If I wanted food during my first year of college, I simply waltzed over to the school cafeteria and tucked in to the daily specials. Once and a while I luxuriously ordered a pizza from my dorm room just to shake things up. This idyllic existence lasted until I moved off campus my sophomore year. It was then that the terrible truth became fully clear. I could not even boil an egg. Blessed (or cursed) with a parent who was a kitchen genius, I did not take the time to learn any cookery myself.
Fast forward a few years (and a few meal disasters - thank goodness for smoke alarms, amiright?) and I flatter myself that I've got the adulting skill of feeding myself in the bag. I will never forget the frustrating learning curve nor the books (you knew there had to be books) that helped me learn the basics and beyond.
The author of Get Cooking, Mollie Katzen, is responsible for teaching me some of my favorite recipes - which are still on my weekly rotation today. Katzen's recipes contain short ingredient lists (a must!) and very simple directions. Mollie Katzen also suggests several optional additions that the reader can choose to include in their recipe. I have difficulty with any deviation ('just throw something together' gives me hives), so I loved that someone else took the work out of being creative.
One of the first things I discovered about myself in the kitchen is that I HATE doing dishes. I get irritated and sweaty as I labor through even the smallest dish pile. Imagine my relief when I found out that it is in fact possible to cook everything in a single pot and have a delicious meal at the end. One Pot features various pieces cookware that almost everyone owns (sheet pan, skillet, stock pot, etc) and devotes each chapter to making food in one dish.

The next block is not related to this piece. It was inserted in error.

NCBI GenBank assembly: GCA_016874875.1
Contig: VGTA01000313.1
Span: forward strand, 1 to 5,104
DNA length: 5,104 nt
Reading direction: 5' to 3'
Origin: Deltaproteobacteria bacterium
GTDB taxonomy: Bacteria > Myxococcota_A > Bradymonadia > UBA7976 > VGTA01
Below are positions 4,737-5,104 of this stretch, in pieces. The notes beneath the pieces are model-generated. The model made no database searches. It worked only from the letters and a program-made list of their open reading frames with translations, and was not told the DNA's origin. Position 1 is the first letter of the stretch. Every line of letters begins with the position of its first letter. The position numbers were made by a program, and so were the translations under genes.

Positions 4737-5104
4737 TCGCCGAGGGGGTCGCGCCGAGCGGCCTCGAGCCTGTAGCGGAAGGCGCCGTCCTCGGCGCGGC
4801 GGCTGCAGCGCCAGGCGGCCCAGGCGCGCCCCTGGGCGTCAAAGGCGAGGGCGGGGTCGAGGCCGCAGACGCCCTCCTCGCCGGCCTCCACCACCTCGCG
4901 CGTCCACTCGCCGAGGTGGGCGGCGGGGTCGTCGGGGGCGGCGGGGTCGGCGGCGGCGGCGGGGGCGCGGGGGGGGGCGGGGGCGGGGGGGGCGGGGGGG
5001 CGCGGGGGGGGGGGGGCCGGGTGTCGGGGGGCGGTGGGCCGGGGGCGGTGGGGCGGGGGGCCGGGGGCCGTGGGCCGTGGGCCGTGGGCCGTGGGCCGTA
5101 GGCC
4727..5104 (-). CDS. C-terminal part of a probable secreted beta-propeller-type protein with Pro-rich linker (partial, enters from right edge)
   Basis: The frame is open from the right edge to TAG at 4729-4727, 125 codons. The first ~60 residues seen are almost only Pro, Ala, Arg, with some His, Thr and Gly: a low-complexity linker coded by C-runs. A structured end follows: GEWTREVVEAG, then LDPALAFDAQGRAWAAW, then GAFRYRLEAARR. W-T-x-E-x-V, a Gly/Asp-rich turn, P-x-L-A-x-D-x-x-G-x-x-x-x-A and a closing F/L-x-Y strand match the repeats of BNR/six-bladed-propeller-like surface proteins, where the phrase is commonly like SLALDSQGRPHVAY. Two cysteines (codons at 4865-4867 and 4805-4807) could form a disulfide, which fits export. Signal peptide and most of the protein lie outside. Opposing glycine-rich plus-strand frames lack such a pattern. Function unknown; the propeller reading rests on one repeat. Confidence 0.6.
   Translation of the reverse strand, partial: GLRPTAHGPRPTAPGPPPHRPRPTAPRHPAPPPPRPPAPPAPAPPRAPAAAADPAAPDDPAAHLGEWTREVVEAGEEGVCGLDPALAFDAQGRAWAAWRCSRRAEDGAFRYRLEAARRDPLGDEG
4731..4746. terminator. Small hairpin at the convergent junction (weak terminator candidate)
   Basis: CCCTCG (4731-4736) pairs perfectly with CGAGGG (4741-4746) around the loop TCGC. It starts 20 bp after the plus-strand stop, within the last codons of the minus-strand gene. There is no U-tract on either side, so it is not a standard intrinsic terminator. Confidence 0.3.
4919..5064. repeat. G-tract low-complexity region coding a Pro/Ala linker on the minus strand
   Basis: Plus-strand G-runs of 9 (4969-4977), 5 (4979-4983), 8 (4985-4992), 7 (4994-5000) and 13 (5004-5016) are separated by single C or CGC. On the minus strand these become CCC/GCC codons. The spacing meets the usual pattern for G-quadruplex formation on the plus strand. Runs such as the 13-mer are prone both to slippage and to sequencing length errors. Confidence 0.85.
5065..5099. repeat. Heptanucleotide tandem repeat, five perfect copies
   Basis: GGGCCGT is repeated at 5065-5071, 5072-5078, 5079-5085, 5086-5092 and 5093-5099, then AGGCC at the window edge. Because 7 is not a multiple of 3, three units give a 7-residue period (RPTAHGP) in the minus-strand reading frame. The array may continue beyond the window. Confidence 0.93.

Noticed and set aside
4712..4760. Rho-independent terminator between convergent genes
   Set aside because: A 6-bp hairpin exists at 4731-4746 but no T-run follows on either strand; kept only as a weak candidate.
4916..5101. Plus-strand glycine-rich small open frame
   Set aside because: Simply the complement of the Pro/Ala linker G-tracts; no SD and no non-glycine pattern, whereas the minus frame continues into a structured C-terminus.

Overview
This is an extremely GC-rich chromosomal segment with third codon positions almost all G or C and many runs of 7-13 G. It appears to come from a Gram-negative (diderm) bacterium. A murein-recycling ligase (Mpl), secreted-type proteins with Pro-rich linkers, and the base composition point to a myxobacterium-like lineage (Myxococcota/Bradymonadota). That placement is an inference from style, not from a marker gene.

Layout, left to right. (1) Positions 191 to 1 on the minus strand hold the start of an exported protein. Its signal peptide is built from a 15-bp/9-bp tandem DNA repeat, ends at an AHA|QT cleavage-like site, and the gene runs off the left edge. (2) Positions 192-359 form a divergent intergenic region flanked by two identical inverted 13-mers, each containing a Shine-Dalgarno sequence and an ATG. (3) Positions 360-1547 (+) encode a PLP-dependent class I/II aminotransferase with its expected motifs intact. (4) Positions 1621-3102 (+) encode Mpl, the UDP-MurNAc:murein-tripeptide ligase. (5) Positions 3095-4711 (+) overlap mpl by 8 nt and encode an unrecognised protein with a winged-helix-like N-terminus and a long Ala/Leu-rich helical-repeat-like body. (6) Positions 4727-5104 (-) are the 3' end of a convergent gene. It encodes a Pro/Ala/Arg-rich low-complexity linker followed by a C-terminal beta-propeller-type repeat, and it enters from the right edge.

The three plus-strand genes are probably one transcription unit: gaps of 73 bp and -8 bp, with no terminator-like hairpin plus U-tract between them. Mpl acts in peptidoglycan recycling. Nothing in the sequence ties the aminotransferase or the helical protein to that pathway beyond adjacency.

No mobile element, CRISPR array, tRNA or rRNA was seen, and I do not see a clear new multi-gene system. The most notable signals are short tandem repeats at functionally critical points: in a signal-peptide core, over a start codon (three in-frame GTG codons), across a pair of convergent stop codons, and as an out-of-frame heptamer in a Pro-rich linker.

I still get irritated when I come across certain glossy new cookbooks. On the cover stands a model-like cook in an immaculate dream kitchen, looking rested and refreshed. The writers of these cookbooks seem to believe I have hours to baste something or ample time to drive to three different stores in search of exotic ingredients. Yeah, no. I've got thirty motivated minutes after I get home before all I want to do is binge on Netflix. The authors of Keepers are both home cooks and they fully appreciate the challenge of trying to get an edible meal on the table in the midst of crazy busy lives. The recipes in this book are easy (hooray!), cook up quickly (within my 30 minutes timeline) and the authors give you ideas for using leftovers.
What cookbooks make your home cooking life easier?